Thinking about retirement should not be heresy for a business owner. You are entitled to look forward to the time when you will no longer be responsible for ensuring the continued profitability of your business enterprise. If you enjoy good health, have adequate financial resources, can control the date of your retirement, and have a plan for pursuing interesting activities in the future then you possess the necessary ingredients for a good retirement. If you do not have these ingredients, the odds are that your retirement - if you ever retire - will be fraught with many difficulties.
The key to fulfilling retirement is planning for it. You must plan carefully for your retirement because without a plan you leave your future in the hands of fate and fate will not be as responsive to your wishes as you may need.
Let's look at the key components of a good retirement. First, you must be in good health because your physical condition will provide you with the strength and stamina to enjoy a productive retirement. Don't smoke. Drink alcohol only in moderation. Eat balanced meals. Sleep well and avoid too much unpleasant stress. Exercise regularly and utilize appropriate medical resources for your physical exams and check ups.
The second key ingredient of a good retirement entails having adequate financial resources. For business owners this means that your assets should not be solely linked to your business. Diversify your investment portfolio during the two decades prior to retirement so you are not too dependent upon cash generated by your business. Utilize your company's existing pension plan, fund various qualified and non-qualified retirement plans, and invest in stocks, bonds, mutual funds and annuities. These investments will help you be sufficiently independent financially of your business so that you won't need to worry about the future success of your business in order to enjoy your retirement. We have seen too many entrepreneurs not able to "let go" of their business activities well into their 70s because the business represents to sum total of their financial assets and these assets are not performing well enough to fund the owner’s retirement.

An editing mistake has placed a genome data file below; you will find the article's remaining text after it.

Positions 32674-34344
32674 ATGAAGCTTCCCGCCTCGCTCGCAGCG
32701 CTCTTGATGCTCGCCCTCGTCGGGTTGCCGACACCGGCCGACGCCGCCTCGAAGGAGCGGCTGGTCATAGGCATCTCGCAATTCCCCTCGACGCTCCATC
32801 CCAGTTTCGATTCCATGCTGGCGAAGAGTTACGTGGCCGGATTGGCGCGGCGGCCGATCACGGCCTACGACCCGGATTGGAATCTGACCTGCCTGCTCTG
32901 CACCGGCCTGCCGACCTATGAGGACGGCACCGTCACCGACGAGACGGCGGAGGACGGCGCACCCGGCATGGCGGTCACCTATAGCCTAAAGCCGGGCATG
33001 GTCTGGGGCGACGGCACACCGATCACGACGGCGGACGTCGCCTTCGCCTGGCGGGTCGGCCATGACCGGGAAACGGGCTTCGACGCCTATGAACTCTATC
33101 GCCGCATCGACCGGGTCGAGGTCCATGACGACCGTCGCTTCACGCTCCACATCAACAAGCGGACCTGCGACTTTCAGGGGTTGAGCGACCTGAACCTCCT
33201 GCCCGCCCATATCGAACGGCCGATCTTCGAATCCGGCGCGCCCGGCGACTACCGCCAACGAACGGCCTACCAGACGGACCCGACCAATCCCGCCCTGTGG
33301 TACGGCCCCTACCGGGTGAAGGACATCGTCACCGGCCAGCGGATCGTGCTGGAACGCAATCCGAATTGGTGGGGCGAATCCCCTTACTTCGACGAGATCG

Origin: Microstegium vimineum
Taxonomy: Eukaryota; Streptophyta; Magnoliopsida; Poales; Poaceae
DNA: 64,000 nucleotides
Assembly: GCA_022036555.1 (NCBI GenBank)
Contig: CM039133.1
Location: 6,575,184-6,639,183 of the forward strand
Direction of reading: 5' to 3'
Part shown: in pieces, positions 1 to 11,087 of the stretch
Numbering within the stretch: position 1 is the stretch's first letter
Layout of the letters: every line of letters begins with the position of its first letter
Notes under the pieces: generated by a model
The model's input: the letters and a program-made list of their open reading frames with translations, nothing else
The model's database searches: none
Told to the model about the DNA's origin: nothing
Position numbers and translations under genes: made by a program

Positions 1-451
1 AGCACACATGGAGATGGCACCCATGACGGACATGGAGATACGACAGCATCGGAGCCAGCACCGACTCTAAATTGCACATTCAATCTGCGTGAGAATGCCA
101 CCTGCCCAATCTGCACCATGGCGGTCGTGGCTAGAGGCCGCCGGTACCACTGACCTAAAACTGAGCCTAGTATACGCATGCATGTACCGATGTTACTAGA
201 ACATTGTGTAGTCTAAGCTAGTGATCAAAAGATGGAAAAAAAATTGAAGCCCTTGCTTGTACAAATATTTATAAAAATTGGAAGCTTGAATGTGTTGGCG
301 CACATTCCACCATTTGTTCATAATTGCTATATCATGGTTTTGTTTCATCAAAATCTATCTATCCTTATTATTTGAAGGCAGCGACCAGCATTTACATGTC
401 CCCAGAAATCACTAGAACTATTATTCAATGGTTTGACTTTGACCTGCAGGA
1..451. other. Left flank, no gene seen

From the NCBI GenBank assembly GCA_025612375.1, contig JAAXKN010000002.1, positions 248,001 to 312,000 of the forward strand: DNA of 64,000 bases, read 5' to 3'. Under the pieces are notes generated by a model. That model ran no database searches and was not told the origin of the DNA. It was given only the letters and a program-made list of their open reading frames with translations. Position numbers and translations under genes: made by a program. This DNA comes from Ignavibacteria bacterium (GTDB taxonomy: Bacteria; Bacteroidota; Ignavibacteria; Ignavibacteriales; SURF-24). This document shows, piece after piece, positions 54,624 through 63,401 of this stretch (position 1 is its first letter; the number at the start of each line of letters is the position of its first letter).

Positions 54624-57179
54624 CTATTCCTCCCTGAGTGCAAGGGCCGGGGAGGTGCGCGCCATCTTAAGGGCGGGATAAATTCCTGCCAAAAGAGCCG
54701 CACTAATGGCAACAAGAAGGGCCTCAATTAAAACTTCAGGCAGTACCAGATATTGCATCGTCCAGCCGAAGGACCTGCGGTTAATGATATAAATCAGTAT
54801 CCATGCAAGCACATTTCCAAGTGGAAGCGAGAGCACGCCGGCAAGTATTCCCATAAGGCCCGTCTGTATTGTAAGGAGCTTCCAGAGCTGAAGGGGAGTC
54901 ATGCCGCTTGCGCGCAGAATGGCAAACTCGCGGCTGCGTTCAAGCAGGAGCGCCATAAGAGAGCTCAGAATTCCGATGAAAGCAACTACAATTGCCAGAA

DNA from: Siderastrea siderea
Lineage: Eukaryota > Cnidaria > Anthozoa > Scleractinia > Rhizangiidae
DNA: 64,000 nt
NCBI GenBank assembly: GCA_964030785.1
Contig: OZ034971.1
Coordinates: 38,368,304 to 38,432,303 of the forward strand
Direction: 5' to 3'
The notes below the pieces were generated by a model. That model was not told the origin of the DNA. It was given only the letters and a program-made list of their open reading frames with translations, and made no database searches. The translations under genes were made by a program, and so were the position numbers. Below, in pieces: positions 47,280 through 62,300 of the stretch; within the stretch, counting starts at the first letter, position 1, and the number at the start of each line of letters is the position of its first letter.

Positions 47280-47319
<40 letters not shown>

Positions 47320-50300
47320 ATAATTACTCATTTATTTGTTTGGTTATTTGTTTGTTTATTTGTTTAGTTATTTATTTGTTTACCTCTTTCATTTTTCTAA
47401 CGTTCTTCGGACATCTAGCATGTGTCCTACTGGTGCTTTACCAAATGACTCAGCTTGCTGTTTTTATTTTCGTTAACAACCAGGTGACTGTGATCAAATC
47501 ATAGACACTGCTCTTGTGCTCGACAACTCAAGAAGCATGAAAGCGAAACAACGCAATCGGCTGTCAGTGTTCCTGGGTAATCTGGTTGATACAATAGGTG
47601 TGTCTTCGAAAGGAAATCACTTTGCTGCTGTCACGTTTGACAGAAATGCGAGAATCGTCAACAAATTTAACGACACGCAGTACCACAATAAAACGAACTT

Your intelligence and interests in the world will not decline with age; therefore, you also will need to continually exercise your mind in order to enjoy retirement. Intellectual challenges are good brain food. Read, study and discuss business, political and social issues with colleagues and friends. Take a course at your local university. Your mental health will be enhanced if you leave a legacy for succeeding generations. As a business owner this can take many forms, including continuing as a member of the board of your business, taking on special projects for the business, or in volunteering your expertise to other businesses and community activities.
Retirees who are actively involved with other people tend to remain healthier and live longer than those who do not nurture these involvements. Studies have found that social isolation significantly increase the risk of a loss of health and early mortality. Friends are an important source of emotional support and satisfaction for retirees. Plan to be involved with your friends in ways that will make your retirement enjoyable and satisfying. Your family also can plan an important role in your retirement. Good relations with your spouse and family will positively influence the experiences that you will have with retirement.